When I picked up Tested, Tried, and True (Junior League of Flint, Michigan, Incorporated, second printing, April 1976), I wasn't sure what to expect. Michigan tends to be a working-class state, but the Junior League can be just a little bit hoity-toity. So was this going to feature humble dinners of modest families or shmancy fare for families where mom can spend a chunk of the family budget on club fees and annual dues?
Caviar is about as fancy as we can get! Of course, it's served up on a mold of gelatin and cottage cheese to make it stretch, so it's a pretty good high-low blend.
I also love the way this recipe depends on readers reading it all the way through to fully understand the directions before starting. When I was just starting to cook, I often read each step right before I performed it. My experience with this recipe would have been to see the first step of "Blend all ingredients well in a blender until smooth" and to do just that. Then when I got to the second step-- softening the gelatin in the sherry-- I would have realized that neither the gelatin nor the sherry were meant to be included in "all ingredients." By the time I got to the "top with caviar" step, I would have been in despair that all the caviar had already been pulverized with everything else.... Too late to impress anyone with a fancy caviar-topped appetizer! Good thing no one would have entrusted me with sherry or caviar when I was learning to cook.
If you want something more high-end for the main dish (to make up for having to dilute the caviar with other ingredients in the appetizer), try stuffing one expensive protein with another expensive protein for the main course.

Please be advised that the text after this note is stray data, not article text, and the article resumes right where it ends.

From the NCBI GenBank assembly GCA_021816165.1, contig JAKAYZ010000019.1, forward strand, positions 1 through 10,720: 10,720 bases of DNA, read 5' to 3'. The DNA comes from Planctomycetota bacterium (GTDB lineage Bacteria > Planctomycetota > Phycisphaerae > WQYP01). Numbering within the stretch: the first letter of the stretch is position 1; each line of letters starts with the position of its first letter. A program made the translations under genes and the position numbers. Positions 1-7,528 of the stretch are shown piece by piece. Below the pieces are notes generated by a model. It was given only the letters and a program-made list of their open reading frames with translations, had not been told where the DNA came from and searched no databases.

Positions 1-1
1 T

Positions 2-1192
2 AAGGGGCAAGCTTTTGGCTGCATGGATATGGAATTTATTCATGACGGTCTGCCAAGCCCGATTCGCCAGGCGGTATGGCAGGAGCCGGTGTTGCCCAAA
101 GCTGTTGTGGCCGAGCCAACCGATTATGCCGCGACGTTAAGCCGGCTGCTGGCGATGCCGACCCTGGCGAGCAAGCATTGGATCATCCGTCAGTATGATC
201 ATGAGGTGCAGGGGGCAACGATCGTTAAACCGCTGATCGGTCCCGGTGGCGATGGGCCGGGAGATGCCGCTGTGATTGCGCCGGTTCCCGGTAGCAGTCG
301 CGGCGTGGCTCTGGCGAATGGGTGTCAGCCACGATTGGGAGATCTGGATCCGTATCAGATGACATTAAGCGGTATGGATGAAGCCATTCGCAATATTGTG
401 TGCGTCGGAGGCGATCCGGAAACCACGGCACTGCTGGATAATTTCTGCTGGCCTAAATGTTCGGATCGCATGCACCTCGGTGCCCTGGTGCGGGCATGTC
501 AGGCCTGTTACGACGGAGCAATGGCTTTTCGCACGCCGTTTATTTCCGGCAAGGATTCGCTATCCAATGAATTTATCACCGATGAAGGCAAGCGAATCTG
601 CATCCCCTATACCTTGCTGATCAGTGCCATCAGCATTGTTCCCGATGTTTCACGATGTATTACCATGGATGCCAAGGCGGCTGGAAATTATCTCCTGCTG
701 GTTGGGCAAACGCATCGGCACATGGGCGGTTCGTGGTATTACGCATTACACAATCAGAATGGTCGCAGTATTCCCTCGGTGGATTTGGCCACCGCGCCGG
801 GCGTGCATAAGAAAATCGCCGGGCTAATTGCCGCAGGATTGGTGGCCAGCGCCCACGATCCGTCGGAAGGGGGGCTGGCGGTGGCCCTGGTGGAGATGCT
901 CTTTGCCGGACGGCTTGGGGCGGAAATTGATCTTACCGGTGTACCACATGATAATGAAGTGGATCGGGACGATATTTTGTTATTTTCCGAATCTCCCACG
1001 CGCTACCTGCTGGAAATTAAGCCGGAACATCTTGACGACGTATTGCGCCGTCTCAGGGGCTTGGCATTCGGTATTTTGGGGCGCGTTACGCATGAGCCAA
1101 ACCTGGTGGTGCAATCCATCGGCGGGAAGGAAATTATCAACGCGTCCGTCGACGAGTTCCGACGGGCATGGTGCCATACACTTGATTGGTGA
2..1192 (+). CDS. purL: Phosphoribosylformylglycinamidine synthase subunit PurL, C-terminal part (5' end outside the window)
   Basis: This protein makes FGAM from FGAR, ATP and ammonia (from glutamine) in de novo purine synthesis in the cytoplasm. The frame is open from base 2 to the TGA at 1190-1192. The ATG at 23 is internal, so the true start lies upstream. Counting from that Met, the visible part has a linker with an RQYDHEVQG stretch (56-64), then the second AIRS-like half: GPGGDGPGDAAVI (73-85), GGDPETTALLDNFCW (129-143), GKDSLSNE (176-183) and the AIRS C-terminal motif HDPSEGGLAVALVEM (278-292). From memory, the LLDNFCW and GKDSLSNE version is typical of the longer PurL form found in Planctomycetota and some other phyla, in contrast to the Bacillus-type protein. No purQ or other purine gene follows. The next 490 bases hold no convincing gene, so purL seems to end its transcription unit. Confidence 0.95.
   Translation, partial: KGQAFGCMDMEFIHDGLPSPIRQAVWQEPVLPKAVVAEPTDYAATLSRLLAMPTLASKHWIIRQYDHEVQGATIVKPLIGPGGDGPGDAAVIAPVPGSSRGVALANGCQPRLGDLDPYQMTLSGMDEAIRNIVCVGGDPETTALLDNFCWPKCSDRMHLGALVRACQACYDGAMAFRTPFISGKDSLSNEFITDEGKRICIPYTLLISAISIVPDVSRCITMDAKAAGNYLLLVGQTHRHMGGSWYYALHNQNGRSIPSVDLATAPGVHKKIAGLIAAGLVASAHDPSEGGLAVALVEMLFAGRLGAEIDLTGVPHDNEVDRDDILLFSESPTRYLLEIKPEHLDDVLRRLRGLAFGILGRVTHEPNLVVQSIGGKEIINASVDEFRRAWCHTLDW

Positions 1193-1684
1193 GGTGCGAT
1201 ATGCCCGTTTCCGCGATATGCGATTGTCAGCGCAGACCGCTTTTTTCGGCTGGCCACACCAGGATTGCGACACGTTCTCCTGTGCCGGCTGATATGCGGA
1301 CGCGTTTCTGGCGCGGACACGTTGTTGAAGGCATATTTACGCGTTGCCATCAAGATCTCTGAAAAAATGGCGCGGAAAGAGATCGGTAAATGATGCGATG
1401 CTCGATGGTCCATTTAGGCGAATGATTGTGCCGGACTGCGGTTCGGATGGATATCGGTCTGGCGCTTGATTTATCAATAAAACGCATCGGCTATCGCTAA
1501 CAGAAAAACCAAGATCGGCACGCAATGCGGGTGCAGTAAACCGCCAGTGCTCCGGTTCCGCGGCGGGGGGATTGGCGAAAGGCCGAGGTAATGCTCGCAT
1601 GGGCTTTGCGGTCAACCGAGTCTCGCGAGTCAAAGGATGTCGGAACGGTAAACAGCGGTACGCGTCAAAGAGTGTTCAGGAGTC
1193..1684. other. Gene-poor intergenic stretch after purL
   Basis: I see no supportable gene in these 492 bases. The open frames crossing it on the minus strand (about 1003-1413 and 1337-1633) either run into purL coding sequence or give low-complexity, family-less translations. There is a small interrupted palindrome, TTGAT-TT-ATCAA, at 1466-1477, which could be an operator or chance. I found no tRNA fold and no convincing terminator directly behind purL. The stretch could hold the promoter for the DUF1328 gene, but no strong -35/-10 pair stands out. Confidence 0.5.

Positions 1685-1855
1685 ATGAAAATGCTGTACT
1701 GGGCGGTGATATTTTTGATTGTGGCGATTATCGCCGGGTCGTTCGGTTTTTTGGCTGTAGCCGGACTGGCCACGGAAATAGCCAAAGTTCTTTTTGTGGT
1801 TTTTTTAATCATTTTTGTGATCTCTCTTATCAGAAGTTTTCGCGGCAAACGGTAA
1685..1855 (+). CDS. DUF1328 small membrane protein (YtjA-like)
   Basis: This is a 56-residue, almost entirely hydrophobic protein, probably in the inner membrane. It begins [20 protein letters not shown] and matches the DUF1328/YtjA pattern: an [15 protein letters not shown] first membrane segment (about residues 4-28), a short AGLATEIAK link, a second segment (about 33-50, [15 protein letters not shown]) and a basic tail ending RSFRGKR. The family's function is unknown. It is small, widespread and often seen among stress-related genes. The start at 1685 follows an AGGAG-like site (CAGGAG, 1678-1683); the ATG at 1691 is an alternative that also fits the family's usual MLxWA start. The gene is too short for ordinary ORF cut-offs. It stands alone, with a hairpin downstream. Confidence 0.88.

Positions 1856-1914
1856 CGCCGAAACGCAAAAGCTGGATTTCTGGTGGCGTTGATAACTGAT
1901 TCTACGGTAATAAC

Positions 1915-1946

Okay, we've got to balance this really high-end dish out with some much more down-to-earth sides.
How about Bisquick mixed with a can of beer? (Have to admit, this is exactly what I was expecting from Michigan, although I imagine at least a few Junior League members being miffed by Gwynn Falk's lower-class contribution, and maybe even a brief debate about whether they should let this recipe into the collection at all.)
And how about a salad?
It's not just any coleslaw-- It's a Coleslaw Soufflé! All the extra time it takes to make it a "soufflé" shows that you've got some free time to spend trying to make the slaw fluffy, but all the extra work is mitigated by the fact that the fluffiness is achieved via lemon Jell-O. It all balances out to being neither too high- nor too low-end.
Now for my favorite part: Dessert! Let's get a little fancy and have a torte. But not too fancy... We don't want people to start talking behind our backs like they do to Margo.
Yep-- The fancy torte is balanced out with a Milk Dud sauce! I can't think of a better representation of this book to end the post.